Charlotte Mason’s approach is so liberating! She listed some Rights of Children and said, “Children should be free in their play.” So what does this freedom to play look like?
Most parents these days feel that store-bought toys and screen games are the answer, but the real freedom comes from open-ended, child-led activities.
I like to think of this recipe = Present some natural elements, add a sprinkle of inspiration, mix well for a few minutes and bake with fun = freedom!
She advised that parents don’t crowd out their free time. She ensured that daily lessons were kept short so that the children would remain attentive. She gave them full afternoon time with freedom to play and explore outdoors.
I have watched my younger girls play with creativity and vigor and enthusiasm whenever they have free time. They often use the subject we are reading in their games. They love to re-enact our core stories, or our family favorites DVDs such as Jane Austen’s “Emma” or “Little Women”.
They love dress up clothes and I make an outfit for them each season. They have endless games wearing a bonnet and pinafore, or an American Indian squaw dress, or a corset and long skirt. Boys love capes, a bow and quiver with arrows, a cowboy hat and chaps, or belts with swords.
Young children need to play outside. They love to play with sand and water. Offer plastic animals and encourage them to create their own farms or zoos or parks. They will add stones, twigs and shells to their sand boxes, creating mini-worlds. Encourage collections. Let them collect insects, flowers, leaves, shells, pebbles etc. and store these in boxes or baskets on a shelf at their height. They love to play with these elements! A large sheet or blanket can provide wonderful opportunities for forts, tents or make-believe homes. A big box can provide hours of fun as a space rocket, or car or ship! Such simple things that provide wonderful opportunities.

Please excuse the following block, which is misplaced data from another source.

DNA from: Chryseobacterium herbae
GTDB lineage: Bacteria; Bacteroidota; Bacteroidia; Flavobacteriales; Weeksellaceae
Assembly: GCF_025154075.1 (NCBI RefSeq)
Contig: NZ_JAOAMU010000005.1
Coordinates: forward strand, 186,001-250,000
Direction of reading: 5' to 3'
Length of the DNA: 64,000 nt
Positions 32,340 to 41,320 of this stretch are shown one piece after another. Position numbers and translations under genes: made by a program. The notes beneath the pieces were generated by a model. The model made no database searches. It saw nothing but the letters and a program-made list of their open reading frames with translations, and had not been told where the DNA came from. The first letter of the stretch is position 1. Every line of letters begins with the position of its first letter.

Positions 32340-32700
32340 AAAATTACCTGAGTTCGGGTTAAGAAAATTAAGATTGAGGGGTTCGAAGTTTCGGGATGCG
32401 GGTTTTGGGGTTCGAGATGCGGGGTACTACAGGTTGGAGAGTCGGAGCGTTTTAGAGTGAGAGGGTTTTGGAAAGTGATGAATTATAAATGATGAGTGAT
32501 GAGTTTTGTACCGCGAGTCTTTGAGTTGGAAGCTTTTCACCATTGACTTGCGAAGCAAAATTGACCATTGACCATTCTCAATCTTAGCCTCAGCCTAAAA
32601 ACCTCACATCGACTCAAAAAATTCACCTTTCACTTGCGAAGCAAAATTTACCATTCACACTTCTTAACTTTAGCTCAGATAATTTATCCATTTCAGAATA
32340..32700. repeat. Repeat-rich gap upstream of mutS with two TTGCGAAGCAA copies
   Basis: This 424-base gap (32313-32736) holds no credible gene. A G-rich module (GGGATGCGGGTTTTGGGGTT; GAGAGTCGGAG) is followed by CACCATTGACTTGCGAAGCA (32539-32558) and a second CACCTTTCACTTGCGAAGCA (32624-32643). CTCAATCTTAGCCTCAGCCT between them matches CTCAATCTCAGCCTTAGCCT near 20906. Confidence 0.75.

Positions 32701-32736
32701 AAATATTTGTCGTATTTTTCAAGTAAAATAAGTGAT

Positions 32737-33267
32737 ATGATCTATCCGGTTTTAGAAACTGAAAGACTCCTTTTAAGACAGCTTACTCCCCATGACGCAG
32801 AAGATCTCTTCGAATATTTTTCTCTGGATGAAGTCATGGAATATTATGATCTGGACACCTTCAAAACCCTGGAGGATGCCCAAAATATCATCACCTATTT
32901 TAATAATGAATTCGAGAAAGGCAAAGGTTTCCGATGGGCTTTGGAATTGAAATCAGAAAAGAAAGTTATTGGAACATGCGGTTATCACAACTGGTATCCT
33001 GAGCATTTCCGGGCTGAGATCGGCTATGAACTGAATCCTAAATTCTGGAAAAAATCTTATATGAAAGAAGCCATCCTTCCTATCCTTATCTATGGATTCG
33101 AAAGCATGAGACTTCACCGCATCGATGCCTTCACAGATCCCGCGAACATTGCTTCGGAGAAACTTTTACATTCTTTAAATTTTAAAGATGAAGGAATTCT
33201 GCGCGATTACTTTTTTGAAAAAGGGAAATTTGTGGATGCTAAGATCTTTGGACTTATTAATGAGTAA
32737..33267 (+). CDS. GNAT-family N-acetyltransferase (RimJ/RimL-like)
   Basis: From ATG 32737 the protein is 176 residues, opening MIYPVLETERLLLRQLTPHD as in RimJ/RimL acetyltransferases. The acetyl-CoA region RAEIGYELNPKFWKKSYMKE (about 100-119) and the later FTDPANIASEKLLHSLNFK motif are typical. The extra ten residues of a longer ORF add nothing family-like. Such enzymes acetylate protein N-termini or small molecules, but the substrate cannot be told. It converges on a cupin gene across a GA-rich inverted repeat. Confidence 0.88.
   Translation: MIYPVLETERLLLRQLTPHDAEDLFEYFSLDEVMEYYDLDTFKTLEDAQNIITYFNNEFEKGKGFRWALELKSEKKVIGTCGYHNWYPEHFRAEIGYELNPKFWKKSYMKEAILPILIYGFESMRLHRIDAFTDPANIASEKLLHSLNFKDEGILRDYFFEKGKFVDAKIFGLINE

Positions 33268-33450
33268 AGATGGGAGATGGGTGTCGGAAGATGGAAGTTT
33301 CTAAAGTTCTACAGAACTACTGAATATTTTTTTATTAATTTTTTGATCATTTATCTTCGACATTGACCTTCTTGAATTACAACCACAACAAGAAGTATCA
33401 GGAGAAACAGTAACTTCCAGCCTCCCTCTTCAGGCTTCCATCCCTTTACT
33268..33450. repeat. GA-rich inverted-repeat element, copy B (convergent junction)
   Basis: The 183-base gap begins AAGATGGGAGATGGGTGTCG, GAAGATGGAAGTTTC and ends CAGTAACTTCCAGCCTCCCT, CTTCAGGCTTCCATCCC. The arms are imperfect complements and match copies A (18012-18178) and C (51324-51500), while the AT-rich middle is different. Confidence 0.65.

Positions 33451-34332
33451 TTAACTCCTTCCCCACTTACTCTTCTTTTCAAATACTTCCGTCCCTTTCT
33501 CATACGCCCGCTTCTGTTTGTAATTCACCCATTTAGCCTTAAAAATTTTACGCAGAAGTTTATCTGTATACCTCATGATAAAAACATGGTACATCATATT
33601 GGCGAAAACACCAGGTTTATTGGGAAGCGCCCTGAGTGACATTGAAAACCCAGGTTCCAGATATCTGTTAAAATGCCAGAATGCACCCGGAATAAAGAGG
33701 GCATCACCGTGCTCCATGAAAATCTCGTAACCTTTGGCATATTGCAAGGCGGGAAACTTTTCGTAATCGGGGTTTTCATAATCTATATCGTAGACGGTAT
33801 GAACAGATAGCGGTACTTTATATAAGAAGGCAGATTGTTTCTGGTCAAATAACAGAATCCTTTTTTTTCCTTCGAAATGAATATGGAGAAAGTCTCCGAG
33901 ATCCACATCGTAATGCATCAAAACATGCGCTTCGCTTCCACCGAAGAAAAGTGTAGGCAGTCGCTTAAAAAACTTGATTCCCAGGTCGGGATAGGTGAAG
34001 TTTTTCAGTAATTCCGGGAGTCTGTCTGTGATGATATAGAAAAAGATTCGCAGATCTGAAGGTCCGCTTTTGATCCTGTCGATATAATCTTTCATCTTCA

We give our children such a precious gift when we let them play without too many rules, expectations, or parental pressure for performance. This doesn’t mean that they are left unsupervised, but rather that they understand safety and safe-play boundaries and play within those rules (such as staying in the yard/ not going near the swimming pool/or into the street, or not throwing … at others). Mom should stay nearby, keeping her eye on their play, smile and nod, but try not interfere with their games and interactions.
Most children withdraw when they know they are being watched while playing fantasy games. Let them be free to create, imitate and act out their game without feeling self-conscious. Don’t feel the need to instruct or praise your children while they play. If they want your involvement, rather ask questions and make specific observational comments like, “I see you have all your animals … in groups,” or “Wow, look at all those different colored flowers …,” or “I wonder what will happen if you put …. in the water?” “I see that you and your sister have made such a big ….(describing their fort/ block castle etc.) “What can you do with this ….?” (and offer a new/ another item).
Enjoy your children’s natural love to play. Their childhood and innocence is a precious gift. Thank you Charlotte Mason for instructing us in such a precious balanced approach!